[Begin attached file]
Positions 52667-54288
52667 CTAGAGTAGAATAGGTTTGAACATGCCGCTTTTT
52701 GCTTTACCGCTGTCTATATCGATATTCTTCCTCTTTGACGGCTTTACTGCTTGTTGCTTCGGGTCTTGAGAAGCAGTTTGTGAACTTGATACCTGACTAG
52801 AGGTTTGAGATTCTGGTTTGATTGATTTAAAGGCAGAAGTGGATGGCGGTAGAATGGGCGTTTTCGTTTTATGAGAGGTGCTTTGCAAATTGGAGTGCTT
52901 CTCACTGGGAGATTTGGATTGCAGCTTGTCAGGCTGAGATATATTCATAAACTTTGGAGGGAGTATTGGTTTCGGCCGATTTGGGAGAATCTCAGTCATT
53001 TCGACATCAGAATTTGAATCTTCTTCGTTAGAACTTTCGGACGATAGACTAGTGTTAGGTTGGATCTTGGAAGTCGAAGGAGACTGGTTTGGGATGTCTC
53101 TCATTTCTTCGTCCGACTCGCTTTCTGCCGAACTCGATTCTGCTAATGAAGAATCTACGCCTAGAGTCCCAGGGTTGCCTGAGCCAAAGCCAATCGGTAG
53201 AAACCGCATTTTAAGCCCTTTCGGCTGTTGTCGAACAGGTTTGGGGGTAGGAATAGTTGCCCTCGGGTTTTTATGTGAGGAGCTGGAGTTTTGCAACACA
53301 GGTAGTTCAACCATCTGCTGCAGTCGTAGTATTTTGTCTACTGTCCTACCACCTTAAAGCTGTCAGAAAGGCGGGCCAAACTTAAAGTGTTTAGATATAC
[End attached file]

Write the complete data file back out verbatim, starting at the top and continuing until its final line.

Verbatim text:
Positions 52667-54288
52667 CTAGAGTAGAATAGGTTTGAACATGCCGCTTTTT
52701 GCTTTACCGCTGTCTATATCGATATTCTTCCTCTTTGACGGCTTTACTGCTTGTTGCTTCGGGTCTTGAGAAGCAGTTTGTGAACTTGATACCTGACTAG
52801 AGGTTTGAGATTCTGGTTTGATTGATTTAAAGGCAGAAGTGGATGGCGGTAGAATGGGCGTTTTCGTTTTATGAGAGGTGCTTTGCAAATTGGAGTGCTT
52901 CTCACTGGGAGATTTGGATTGCAGCTTGTCAGGCTGAGATATATTCATAAACTTTGGAGGGAGTATTGGTTTCGGCCGATTTGGGAGAATCTCAGTCATT
53001 TCGACATCAGAATTTGAATCTTCTTCGTTAGAACTTTCGGACGATAGACTAGTGTTAGGTTGGATCTTGGAAGTCGAAGGAGACTGGTTTGGGATGTCTC
53101 TCATTTCTTCGTCCGACTCGCTTTCTGCCGAACTCGATTCTGCTAATGAAGAATCTACGCCTAGAGTCCCAGGGTTGCCTGAGCCAAAGCCAATCGGTAG
53201 AAACCGCATTTTAAGCCCTTTCGGCTGTTGTCGAACAGGTTTGGGGGTAGGAATAGTTGCCCTCGGGTTTTTATGTGAGGAGCTGGAGTTTTGCAACACA
53301 GGTAGTTCAACCATCTGCTGCAGTCGTAGTATTTTGTCTACTGTCCTACCACCTTAAAGCTGTCAGAAAGGCGGGCCAAACTTAAAGTGTTTAGATATAC